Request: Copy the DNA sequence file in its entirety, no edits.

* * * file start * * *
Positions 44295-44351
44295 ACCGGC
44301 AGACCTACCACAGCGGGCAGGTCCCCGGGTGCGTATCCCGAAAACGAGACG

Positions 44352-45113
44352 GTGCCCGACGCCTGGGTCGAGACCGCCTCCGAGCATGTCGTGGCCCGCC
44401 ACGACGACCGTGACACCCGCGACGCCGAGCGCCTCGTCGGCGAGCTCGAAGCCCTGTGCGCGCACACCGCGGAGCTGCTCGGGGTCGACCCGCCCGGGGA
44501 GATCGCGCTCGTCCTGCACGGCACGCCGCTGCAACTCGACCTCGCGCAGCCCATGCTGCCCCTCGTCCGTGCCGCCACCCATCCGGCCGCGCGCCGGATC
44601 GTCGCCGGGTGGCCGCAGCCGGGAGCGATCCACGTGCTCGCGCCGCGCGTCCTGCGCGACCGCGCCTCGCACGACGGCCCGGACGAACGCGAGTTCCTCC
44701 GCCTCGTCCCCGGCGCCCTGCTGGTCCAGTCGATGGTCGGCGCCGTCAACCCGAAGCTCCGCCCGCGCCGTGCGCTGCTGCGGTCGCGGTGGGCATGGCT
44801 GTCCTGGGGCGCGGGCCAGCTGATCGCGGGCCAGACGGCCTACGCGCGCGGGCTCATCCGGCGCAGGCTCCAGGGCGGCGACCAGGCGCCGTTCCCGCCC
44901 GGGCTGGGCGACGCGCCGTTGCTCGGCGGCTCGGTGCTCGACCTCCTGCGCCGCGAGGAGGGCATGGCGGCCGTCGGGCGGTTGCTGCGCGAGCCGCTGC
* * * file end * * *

Positions 44295-44351
44295 ACCGGC
44301 AGACCTACCACAGCGGGCAGGTCCCCGGGTGCGTATCCCGAAAACGAGACG

Positions 44352-45113
44352 GTGCCCGACGCCTGGGTCGAGACCGCCTCCGAGCATGTCGTGGCCCGCC
44401 ACGACGACCGTGACACCCGCGACGCCGAGCGCCTCGTCGGCGAGCTCGAAGCCCTGTGCGCGCACACCGCGGAGCTGCTCGGGGTCGACCCGCCCGGGGA
44501 GATCGCGCTCGTCCTGCACGGCACGCCGCTGCAACTCGACCTCGCGCAGCCCATGCTGCCCCTCGTCCGTGCCGCCACCCATCCGGCCGCGCGCCGGATC
44601 GTCGCCGGGTGGCCGCAGCCGGGAGCGATCCACGTGCTCGCGCCGCGCGTCCTGCGCGACCGCGCCTCGCACGACGGCCCGGACGAACGCGAGTTCCTCC
44701 GCCTCGTCCCCGGCGCCCTGCTGGTCCAGTCGATGGTCGGCGCCGTCAACCCGAAGCTCCGCCCGCGCCGTGCGCTGCTGCGGTCGCGGTGGGCATGGCT
44801 GTCCTGGGGCGCGGGCCAGCTGATCGCGGGCCAGACGGCCTACGCGCGCGGGCTCATCCGGCGCAGGCTCCAGGGCGGCGACCAGGCGCCGTTCCCGCCC
44901 GGGCTGGGCGACGCGCCGTTGCTCGGCGGCTCGGTGCTCGACCTCCTGCGCCGCGAGGAGGGCATGGCGGCCGTCGGGCGGTTGCTGCGCGAGCCGCTGC